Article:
Mid-Term 2 Paper - POSC 472 Dr Fiber Mid-Term two Due to...

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POSC 472 Dr. Fiber Mid-Term two Due to the complexity of modern times, we have created laws to protect our rights, but these laws can be turned against us if we are ever charged with a crime. When charged with a crime we are entered into the justice system, it is up to the judge and jury, to reach a decision based on presentations and arguments made by the prosecutor, and a representative of the defendant. The decision ultimately lies to the judge to decide whether an argument is admissible in court or it is to be denied a motion, this in turn aids the jury their deliberations. The sole record of the jury’s deliberative process is the verdict itself. This is true for trial courts but this paper will be focusing on appellate courts where there is no jury. “It is up to the judge alone to determine which side has made the better case.” (Murphy et al, pg. 620) This leads to the concept of judicial reasoning; “judicial reasoning is not like the formal logic of the philosopher”. (Murphy et al, pg 617) This means that there is not one set way to handle cases, every case presents unique challenges that judges need to understand and overcome. A major player in reasoning for judges is the concept of personal values. “They [the judge] leave room for play of personal values, including moral judgments, philosophies of law, concepts of proper judicial functions, weights of probable effects of a decision and perceptions of the political environment and likely reactions of other actions”. (Murphy et al, pg. 617) It is the duty of the judge to set aside his or her own political and personal views to allow the defendant to have a fair trial uninfluenced by outside sources. According to research, this concept is a “long shot” to say the least, as humans we cannot help but become personally involved in what we are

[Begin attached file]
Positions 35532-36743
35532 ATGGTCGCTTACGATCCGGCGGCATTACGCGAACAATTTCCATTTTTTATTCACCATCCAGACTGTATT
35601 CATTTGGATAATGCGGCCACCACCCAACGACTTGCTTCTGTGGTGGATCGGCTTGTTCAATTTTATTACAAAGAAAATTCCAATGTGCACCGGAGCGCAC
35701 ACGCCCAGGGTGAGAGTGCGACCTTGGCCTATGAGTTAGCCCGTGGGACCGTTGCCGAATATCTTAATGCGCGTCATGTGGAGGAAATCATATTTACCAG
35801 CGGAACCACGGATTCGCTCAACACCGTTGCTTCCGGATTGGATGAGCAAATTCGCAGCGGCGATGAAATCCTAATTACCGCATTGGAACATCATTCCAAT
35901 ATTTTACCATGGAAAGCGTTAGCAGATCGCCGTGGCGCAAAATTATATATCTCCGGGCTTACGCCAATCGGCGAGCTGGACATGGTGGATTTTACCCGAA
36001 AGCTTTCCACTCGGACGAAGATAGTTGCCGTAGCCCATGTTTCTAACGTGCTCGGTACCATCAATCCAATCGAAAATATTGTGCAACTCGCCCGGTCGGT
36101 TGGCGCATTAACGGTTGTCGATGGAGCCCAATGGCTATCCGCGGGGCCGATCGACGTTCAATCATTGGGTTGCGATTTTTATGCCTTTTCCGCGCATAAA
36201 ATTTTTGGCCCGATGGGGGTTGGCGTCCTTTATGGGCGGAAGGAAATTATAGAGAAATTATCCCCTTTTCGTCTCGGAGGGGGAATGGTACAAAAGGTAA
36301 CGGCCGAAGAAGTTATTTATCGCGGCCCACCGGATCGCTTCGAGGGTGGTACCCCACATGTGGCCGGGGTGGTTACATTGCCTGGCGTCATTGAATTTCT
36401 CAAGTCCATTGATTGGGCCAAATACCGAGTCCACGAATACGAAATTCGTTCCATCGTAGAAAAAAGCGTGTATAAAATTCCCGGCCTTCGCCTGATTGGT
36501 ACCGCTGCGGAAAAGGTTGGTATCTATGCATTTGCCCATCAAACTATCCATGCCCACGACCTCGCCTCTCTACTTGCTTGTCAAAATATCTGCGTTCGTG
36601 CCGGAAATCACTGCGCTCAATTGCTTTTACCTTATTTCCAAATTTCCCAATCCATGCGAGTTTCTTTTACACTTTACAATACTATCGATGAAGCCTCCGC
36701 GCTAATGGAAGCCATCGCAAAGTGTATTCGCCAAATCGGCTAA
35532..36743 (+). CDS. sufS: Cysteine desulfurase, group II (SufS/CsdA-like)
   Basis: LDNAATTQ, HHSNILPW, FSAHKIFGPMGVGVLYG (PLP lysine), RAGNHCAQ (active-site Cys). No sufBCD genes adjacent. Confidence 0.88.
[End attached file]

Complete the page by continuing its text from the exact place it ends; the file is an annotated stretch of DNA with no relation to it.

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doing and let our emotions get the better of us. “In a comprehensive study of state judges of Iowa James L. Gibson found that their [the judges] political attitudes (which he derived from personal interviews) did not provide a very good prediction of their sentencing decisions. Only when Gibson considered the role orientations of these judges did political attitudes exert any influence. Judges who believe that their own values and attitudes are legitimate criteria for decision-making are in fact strongly influenced by those values and attitudes and reach sentencing outcomes accordingly; judges who believe that it is improper to consider their own preferences fail to take them into account when making fair decisions. This finding led Gibson to conclude that the role orientation may not predict judicial behavior but do “predict the criteria” of decisions”. (Murphy et al, pg. 618) This is not to say that the problem of biases lies only with their political, and moral views, it also lies with their concept of the community, which is known as localism. Localism can be loosely described as the concept of local opinions to what is right and what is wrong, a concretive community might not have the same opinion of a
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Mid-Term 2 Paper - POSC 472 Dr Fiber Mid-Term two Due to...

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